7- Mardin Great Mosque

Mardin Ulu Cami, one of the symbols of Mardin, was built in 1176 when the Artuqids took place on the stage of history. One of the most prominent examples of Artuqid architecture, the religious building has a large courtyard.

8- Kasımiye Madrasa

Unfortunately, Kasımiye Madrasa, another building from the Artuqid period, was left unfinished due to the Mongol attacks led by Timur. In the 15th century, it was completed by the ruler of the Akkoyunlu State, Kasım Ibn Cihangir. One of the rare examples of Artuqid stonemasonry, we recommend you to visit it during your visit to Mardin.

9- Zinciriye Madrasa

Zinciriye Madrasa, formerly known as Sultan Isa Madrasa, was given its current name by the people of Mardin. Consisting of two floors, the building has a mausoleum, a mosque and a large courtyard. You can add Zinciriye Madrasa, which has survived intact until today, to your list of places to visit.

10- Kirklar Church

The historical church takes its name from the 40 soldiers who rebelled against the Roman Emperor Dokias, who oppressed Christians in the 3rd century, and were therefore exiled to Sivas, where they froze to death. Built by the Assyrians in 569 in the name of Mor Behnam and his sister Saro, the building was converted into a mosque in the 12th century and is now known as Kırklar Church. Root-printed curtains, the bell tower and the masterful stonework on the walls are remarkable.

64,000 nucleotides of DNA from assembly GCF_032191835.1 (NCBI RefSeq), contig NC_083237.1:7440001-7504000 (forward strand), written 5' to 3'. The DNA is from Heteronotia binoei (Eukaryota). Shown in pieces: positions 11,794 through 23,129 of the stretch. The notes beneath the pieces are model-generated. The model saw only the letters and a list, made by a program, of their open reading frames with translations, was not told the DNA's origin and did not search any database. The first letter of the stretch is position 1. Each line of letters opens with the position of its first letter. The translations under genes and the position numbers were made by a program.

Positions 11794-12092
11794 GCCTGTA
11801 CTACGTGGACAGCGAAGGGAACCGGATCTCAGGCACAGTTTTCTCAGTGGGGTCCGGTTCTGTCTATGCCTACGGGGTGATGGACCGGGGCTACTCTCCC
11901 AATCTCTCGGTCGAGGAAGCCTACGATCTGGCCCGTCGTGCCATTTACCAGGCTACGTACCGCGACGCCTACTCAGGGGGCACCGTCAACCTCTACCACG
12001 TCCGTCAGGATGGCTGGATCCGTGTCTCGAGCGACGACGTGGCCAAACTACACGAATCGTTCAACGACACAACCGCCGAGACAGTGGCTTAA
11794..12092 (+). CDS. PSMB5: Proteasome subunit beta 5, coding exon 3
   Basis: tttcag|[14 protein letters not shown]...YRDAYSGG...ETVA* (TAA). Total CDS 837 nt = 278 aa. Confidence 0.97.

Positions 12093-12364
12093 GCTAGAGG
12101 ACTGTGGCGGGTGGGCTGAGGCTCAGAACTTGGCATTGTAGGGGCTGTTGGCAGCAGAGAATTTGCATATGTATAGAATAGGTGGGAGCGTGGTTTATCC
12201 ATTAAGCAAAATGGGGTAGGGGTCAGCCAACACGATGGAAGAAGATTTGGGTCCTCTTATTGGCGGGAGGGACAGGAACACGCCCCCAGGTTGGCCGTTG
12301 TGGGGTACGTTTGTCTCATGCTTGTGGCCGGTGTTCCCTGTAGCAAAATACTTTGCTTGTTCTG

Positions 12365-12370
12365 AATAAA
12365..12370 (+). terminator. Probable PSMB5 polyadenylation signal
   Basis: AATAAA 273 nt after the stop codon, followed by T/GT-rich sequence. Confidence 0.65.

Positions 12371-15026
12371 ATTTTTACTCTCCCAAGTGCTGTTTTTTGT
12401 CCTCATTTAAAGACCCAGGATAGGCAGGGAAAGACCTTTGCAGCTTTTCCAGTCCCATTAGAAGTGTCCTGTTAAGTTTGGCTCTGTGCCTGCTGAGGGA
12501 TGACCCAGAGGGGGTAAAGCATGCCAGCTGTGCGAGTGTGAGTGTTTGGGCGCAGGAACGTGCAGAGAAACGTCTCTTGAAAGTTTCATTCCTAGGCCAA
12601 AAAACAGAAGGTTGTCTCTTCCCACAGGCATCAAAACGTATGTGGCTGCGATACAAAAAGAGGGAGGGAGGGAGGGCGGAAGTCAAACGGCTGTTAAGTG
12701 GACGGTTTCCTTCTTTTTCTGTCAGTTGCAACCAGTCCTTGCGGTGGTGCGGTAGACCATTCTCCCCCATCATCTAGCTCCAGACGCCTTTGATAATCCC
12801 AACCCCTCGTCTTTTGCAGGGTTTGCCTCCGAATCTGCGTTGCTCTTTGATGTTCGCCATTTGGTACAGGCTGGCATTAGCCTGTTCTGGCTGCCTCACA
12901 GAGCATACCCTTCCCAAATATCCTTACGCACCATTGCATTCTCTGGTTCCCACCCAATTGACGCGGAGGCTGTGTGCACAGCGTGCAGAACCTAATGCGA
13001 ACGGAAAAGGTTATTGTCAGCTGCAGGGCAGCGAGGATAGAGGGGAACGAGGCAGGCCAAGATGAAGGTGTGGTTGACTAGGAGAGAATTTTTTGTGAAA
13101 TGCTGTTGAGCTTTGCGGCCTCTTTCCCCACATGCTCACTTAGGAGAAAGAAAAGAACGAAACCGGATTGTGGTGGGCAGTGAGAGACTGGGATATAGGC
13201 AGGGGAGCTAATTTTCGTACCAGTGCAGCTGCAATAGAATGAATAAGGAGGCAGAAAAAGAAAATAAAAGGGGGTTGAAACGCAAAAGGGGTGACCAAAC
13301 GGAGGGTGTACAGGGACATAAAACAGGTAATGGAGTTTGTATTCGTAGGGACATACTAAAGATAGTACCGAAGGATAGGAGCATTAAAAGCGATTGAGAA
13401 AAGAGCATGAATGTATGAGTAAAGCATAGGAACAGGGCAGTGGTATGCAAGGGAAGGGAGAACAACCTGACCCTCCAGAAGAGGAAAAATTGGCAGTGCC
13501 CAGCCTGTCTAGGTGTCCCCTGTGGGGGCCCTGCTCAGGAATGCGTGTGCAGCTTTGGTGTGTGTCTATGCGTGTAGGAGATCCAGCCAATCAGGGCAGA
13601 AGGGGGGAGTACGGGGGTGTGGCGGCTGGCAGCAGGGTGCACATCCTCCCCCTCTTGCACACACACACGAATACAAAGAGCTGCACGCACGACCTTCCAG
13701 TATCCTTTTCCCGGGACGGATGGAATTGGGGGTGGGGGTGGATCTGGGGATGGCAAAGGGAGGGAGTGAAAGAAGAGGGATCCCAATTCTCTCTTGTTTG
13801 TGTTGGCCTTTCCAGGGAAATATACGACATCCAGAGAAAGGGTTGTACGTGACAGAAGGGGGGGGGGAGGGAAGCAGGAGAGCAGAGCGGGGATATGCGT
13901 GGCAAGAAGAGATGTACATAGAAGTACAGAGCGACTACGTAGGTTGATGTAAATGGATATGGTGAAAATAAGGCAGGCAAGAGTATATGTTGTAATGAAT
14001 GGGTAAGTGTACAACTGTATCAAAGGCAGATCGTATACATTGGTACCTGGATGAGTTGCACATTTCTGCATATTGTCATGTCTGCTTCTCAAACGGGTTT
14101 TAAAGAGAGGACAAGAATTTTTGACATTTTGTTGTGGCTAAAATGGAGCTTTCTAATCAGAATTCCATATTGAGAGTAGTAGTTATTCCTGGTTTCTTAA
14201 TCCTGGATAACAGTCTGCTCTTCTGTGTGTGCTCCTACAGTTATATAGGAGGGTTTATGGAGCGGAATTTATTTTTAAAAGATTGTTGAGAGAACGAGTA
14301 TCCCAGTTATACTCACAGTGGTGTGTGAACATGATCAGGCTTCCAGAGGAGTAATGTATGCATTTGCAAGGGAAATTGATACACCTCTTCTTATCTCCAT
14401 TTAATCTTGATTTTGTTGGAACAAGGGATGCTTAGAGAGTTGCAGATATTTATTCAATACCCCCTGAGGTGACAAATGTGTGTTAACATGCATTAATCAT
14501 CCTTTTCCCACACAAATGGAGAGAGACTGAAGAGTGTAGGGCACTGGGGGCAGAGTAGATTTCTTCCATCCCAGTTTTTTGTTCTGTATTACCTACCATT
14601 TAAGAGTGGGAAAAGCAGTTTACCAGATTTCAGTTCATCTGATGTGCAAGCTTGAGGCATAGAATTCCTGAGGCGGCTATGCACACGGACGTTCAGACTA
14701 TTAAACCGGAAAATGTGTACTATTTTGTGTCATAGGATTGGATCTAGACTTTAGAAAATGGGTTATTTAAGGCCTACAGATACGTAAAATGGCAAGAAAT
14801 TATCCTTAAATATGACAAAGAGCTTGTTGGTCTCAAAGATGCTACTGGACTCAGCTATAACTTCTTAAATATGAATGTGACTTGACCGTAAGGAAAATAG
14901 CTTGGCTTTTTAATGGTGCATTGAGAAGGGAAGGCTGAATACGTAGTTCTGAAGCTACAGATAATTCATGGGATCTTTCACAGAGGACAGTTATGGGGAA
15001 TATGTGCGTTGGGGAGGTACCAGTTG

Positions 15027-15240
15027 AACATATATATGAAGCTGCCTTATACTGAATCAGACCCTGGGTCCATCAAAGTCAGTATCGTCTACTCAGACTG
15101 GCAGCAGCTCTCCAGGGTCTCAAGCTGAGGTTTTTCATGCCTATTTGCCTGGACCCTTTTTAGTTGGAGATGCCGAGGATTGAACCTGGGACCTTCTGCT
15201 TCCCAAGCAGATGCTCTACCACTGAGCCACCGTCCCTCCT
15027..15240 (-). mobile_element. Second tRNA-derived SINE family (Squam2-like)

11- Deyrulzafaran Monastery

Deyrulzafaran Monastery, built in the 5th century AD in a destination overlooking the Mardin Plain, is one of the most important centers for Assyrians. The building’s domes, stone embroidery on the interior and exterior walls, columns and wooden handicrafts are extremely remarkable.

12- Mor Gabriel Monastery

Located about half an hour away from Midyat, Mor Gabriel Monastery draws as much attention as its surroundings surrounded by oak trees. Built in 397 from Mardin cut stones, the monastery stands out with Byzantine mosaics, domes, doors and stone carvings. Theodora Dome is one of the parts of the building that attracts attention with its fascinating beauty. Declared as the ‘second Jerusalem’ by the Assyrian Church, the monastery has maintained its importance throughout the ages.

13- Whitewater

Located on the road connecting Midyat and Nusaybin districts, Beyazsu Stream flows into Nusaybin and is seen as a symbol of fertility in the mostly barren land. Beyazsu, which meets the water needs of the whole Mardin due to its fresh water, flows at the same speed on all days of the year. There are many establishments along the stream where you can eat fish and relax.

14- Dara Ancient City

Today, only 30% of the ancient city, which is considered the Ephesus of Mesopotamia, has been unearthed. It is thought that the city, whose exact date of foundation cannot be determined, was founded by the Persians in the 3rd century. Among the artifacts unearthed so far in the ancient city of Dara, where excavations continue, are tombs, bridges, cisterns and city walls. We strongly recommend you to see the ancient city of Dara, where you can see the historical texture of the region closely.